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on 26 October 2016
Only now discovering Joni's later (i.e. post 1975!) work. So glad I finally caught up. Her talent cannot be overestimated, it's astounding. She's a giant amongst midgets. And what a painter, too!
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on 25 September 2015
I'm not going to give a critique of every track as others have done on here, yet this is album of which I was unaware. Another Joni masterpiece and I find myself asking how did RollingStones readers not place her TOP of their poll? Mr Dylan is good but, in my opinion, Joni is better.
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on 6 June 2002
After listening to six of Joni Mitchell's albums from the 1970s (all of them absolute classics), Turbulent Indigo provides a great refreshment. The songs are still in the same folk-rock mould of her earlier work, but various touches give it a more modern feel and the inclusion of soprano sax on almost every track adds texture to the music as well as portraying Joni's ongoing love for jazz music.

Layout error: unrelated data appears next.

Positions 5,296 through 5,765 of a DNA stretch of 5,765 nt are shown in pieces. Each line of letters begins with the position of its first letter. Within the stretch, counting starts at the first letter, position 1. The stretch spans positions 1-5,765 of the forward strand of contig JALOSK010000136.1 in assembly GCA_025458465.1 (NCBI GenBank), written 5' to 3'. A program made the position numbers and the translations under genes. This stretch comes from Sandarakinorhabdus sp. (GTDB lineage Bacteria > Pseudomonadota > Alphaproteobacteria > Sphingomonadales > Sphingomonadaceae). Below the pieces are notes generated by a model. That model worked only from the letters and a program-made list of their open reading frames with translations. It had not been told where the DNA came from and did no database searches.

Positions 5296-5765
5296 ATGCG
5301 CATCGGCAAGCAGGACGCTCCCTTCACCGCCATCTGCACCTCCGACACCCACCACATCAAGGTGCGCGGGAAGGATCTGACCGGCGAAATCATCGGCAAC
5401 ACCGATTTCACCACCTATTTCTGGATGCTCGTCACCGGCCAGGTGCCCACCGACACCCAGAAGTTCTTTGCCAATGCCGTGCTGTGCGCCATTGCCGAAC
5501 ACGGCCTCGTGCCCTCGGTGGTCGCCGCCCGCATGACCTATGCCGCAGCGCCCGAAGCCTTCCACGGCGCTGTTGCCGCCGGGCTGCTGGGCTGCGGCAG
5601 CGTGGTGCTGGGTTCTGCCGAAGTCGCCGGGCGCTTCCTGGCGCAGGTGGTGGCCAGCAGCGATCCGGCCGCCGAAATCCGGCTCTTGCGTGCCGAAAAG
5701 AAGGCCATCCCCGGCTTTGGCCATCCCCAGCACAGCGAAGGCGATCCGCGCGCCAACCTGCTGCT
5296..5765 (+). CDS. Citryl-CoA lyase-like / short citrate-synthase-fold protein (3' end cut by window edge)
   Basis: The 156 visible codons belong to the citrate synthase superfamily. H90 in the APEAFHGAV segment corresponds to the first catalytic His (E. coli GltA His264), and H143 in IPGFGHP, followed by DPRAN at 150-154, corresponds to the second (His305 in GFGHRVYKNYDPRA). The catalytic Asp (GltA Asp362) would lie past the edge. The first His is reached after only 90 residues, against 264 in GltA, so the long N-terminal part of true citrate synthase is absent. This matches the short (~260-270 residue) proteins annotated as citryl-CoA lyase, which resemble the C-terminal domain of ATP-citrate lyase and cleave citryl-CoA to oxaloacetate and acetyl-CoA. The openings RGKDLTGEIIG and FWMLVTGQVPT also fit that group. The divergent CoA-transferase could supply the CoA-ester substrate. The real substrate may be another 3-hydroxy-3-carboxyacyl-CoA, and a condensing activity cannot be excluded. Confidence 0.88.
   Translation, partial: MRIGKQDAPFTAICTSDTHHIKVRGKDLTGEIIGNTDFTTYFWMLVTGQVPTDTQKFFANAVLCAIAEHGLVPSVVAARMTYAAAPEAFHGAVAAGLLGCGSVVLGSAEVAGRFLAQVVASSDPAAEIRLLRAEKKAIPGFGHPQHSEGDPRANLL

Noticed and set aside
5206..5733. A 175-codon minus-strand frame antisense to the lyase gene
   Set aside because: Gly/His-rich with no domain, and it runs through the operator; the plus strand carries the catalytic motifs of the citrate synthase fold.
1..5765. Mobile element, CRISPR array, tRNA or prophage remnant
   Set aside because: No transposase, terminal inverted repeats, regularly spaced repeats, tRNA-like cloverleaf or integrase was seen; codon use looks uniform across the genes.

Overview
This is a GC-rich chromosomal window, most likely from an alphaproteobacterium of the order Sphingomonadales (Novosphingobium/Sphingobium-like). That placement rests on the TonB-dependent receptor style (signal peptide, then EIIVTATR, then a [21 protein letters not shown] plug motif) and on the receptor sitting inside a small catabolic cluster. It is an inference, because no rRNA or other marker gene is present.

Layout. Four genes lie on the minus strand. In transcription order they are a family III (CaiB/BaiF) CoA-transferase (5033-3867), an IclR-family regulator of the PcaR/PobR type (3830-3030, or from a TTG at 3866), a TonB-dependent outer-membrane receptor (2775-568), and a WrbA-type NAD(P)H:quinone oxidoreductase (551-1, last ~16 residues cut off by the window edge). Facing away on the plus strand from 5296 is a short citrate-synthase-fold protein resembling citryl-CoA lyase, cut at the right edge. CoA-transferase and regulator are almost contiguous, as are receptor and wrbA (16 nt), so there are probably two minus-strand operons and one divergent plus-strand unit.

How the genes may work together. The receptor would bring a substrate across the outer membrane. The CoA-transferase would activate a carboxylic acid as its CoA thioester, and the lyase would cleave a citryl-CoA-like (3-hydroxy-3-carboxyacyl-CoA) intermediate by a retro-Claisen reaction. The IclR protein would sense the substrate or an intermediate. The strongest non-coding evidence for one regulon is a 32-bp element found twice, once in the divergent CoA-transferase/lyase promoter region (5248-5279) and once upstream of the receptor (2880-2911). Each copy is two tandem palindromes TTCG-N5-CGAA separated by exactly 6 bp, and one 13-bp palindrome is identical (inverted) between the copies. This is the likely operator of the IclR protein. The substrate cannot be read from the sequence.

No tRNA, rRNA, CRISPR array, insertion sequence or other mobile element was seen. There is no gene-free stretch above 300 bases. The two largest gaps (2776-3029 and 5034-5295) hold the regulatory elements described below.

Sunny Sunday is a pleasant opener that leads into the protesting Sex Kills. This song features electric guitars and other touches that make it into the album's rockiest song--and the protesting attitude comes across on the chorus ("the gas leaks, the oil spills, sex sells everything and sex kills") but these words are by no means the least dramatic here.
How Do You Stop is a brilliant ballad featuring Seal and is one of the album's highlights (although not written by Joni herself). The title track is the oddest piece but still a great song. Last Chance Lost is another slice of melodic pop, Joni rediscovering her higher range in amongst the deep vocals she uses for most of this album. The Magdalene Laundries is a sad and beautiful ballad, while the following Not To Blame is about an abusive relationship. After these songs, you can't help wondering why Joni is so miserable and reflective - at least she's not dead! The Magdalene Laundries and Not To Blame are two particularly depressing ballads while Last Chance Lost's title gives it all away. Sex Kills is a major protest and Turbulent Indigo explores the world of art. Only Sunny Sunday can claim to be a 'happy' song.
Borderline is about how everything seems to have a borderline on it nowadays, not moving away from the protesting attitude of Sex Kills. Yvette In English is another major standout, written with David Crosby while the closer The Sire Of Sorrow (Job's Sad Song) is a wonderful epic about sadness and fear (again).
Turbulent Indigo is mainly all about the depressing feelings in life and how to deal with them. The lyrics are sublime as with all of Joni's other songs, and the music reminds you of some of her older work while still retaining a modern feel. The songs are basically among the strongest she has ever constructed and Turbulent Indigo can safely stand alongside albums like For The Roses and Hejira (although I can't see the resemblance between this and the latter album even though many talk about it!).